Residents’ Forum
When You're a Young Psychiatrist, Self-Esteem Is Hard to Maintain
Psychiatric News
Volume 43 Number 7 page 36-36

As a psychiatrist, I frequently talk with my patients about their self-esteem, what contributes to it, what detracts from it. I think a lot about how to help my patients build their self-esteem and improve their sense of themselves, especially when their lives are filled with struggles and disappointments. But I also wonder how to maintain my own self-esteem, my sense of self as a psychiatrist.

It isn't easy. Within the hospital hierarchy, psychiatry does not rank highly. Sometimes it feels as if we are the afterthought in treatment planning. Our work is hidden behind closed doors, and our failures and successes are protected equally by confidentiality. Few patients sing the praises of psychiatry when they are healed or relieved of suffering. Social stigma often prevents them from doing so. And as psychiatrists, we even have our own hate groups and celebrities speaking out against us in the national media. Do cardiologists have hate groups? Does Tom Cruise campaign against dermatologists too?

Many of our patients are disenfranchised and marginalized, and accolades for treating them are rare. Given the nature of their illnesses, they are sometimes challenging, angry, frustrating. I have been yelled at more times than I have been thanked, threatened more times than congratulated. I have even blamed myself when the natural course of an illness leads to a relapse. Does the oncologist feel responsible when a cancer returns? Why then do I feel responsible when a patient with recurrent depression becomes depressed again? as a doctor, when your tool for healing is yourself, it becomes too easy to accept blame and guilt.

We have to beg and fight for every service we provide for patients. We need to convince nonphysicians from insurance companies of our value in a way that no other specialty does. Every visit, every medication, every hospitalization must be justified to someone else, leading to the feeling that our medical opinion just isn't good enough. A patient in the emergency room with an MI does not require approval from an insurance company to be admitted to the hospital for medical care. But almost every psychiatric patient requires insurance company approval for admission to the hospital for psychiatric care.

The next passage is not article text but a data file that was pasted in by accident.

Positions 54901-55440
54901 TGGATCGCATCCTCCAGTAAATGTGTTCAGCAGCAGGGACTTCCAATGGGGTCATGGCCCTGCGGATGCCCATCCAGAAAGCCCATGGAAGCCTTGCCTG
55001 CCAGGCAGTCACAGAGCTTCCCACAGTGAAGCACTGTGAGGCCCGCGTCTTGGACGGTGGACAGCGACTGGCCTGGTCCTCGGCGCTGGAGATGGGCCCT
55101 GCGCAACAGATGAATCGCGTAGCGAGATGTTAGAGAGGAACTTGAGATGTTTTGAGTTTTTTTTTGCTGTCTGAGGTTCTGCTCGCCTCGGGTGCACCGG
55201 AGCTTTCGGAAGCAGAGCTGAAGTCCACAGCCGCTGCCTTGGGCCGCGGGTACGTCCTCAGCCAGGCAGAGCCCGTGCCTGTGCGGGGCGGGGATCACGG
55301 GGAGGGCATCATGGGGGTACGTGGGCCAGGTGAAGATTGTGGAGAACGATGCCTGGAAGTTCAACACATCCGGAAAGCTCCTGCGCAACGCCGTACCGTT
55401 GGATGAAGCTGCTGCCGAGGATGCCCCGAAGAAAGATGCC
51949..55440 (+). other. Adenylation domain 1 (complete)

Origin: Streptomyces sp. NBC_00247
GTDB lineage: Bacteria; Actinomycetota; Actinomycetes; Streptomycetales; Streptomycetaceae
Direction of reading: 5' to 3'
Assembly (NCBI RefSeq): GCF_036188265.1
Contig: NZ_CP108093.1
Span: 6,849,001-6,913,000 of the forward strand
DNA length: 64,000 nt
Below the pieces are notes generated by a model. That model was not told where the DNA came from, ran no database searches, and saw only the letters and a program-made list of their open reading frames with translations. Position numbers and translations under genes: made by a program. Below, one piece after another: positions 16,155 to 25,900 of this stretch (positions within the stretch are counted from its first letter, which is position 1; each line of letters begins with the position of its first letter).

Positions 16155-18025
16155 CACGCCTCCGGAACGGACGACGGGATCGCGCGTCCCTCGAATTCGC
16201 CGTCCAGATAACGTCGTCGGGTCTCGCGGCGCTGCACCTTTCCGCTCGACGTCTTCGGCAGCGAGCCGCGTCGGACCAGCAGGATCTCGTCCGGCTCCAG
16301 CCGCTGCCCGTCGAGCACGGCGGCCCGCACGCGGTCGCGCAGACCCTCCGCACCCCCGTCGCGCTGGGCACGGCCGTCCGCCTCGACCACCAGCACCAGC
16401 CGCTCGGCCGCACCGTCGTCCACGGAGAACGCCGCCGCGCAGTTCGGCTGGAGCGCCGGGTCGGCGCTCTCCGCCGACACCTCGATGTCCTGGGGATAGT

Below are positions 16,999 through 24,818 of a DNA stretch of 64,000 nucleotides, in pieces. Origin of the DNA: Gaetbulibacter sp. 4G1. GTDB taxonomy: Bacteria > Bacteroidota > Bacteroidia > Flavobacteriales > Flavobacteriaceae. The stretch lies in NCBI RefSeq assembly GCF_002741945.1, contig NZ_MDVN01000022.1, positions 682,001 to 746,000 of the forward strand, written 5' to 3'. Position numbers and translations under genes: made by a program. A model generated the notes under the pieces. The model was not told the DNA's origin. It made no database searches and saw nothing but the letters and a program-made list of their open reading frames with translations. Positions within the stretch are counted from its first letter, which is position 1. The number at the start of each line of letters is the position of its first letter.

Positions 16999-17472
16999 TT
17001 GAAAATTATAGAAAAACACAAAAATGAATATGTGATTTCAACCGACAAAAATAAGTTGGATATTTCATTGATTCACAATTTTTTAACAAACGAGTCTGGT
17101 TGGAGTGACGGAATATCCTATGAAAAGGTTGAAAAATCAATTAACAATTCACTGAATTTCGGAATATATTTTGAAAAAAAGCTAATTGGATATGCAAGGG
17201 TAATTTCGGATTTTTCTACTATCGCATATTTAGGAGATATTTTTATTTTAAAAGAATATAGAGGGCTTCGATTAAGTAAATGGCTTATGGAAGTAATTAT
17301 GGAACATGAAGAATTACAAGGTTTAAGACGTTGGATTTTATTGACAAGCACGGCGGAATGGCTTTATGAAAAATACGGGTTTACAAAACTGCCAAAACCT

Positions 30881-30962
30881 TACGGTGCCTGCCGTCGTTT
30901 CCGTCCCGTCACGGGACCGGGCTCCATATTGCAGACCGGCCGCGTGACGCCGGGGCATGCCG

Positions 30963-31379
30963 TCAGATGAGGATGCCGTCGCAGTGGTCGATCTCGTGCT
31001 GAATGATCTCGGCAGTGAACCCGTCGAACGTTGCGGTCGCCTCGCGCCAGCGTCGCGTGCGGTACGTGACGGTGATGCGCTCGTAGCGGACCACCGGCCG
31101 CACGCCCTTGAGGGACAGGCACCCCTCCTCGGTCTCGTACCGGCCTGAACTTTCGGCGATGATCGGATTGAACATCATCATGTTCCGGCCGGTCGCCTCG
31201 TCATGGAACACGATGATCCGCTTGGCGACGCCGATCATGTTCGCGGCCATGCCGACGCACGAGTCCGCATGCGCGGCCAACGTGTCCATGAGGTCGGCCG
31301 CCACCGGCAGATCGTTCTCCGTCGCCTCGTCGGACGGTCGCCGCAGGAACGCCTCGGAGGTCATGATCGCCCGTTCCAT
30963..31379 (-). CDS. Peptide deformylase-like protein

Our medications are labeled with black-box warning after black-box warning. Many of our medications require a prior authorization just to be dispensed. More recently, insurance companies have been placing dosing limitations on how much medication can be prescribed, without regard for actual FDA dosing limitations. And to exceed a dosing limitation, which may be well below a therapeutic dose, requires further justification to a nonphysician. The dosage limitations do not apply only to expensive medications, but to inexpensive and generic medicines as well. Would we ever allow a dosage limitation on insulin? Why do we allow it on Prozac?

With all of these frustrations, with the frequent demoralization, and with the bureaucratic challenges, why do I do this job, day after day? Why do I wake up every morning, still ready to go to work? How do I maintain my professional self-esteem? How do I continue to take pride in being a psychiatrist?

For me, it is the small pleasures I can hold on to every day that allow me to keep going. It is the child who brought me a potato latke she made herself so that I could know how her family celebrates Hanukah. It is the teenager who sent me a postcard on her family vacation just to let me know it was going all right. It is the little boy who made me laugh so hard when we pretended to go on a safari adventure through other offices in the clinic. It is the family who wrote me a letter one year after I hospitalized their daughter to let me know she was doing better. It is the toddler who runs to me when I go to get her from the waiting room, the high-school student who proudly brought me his first honors report card.

I hold on to each of these "small" moments, knowing that they are anything but small. I realize now that in psychiatry, as in many things, success is measured in tiny increments, and so I will cherish each one. When I feel tired, frustrated, and ready to give up, I will remember the taste of a potato latke, the postcard image of a whale, the thrill of a safari adventure, warmed by these gestures of kindness. Until the health care system changes, until parity becomes a reality, until mental illness is no longer stigmatized, I will balance the harsh realities of this career with the softer gifts from my patients, knowing that I could never enjoy anything else quite as much.▪

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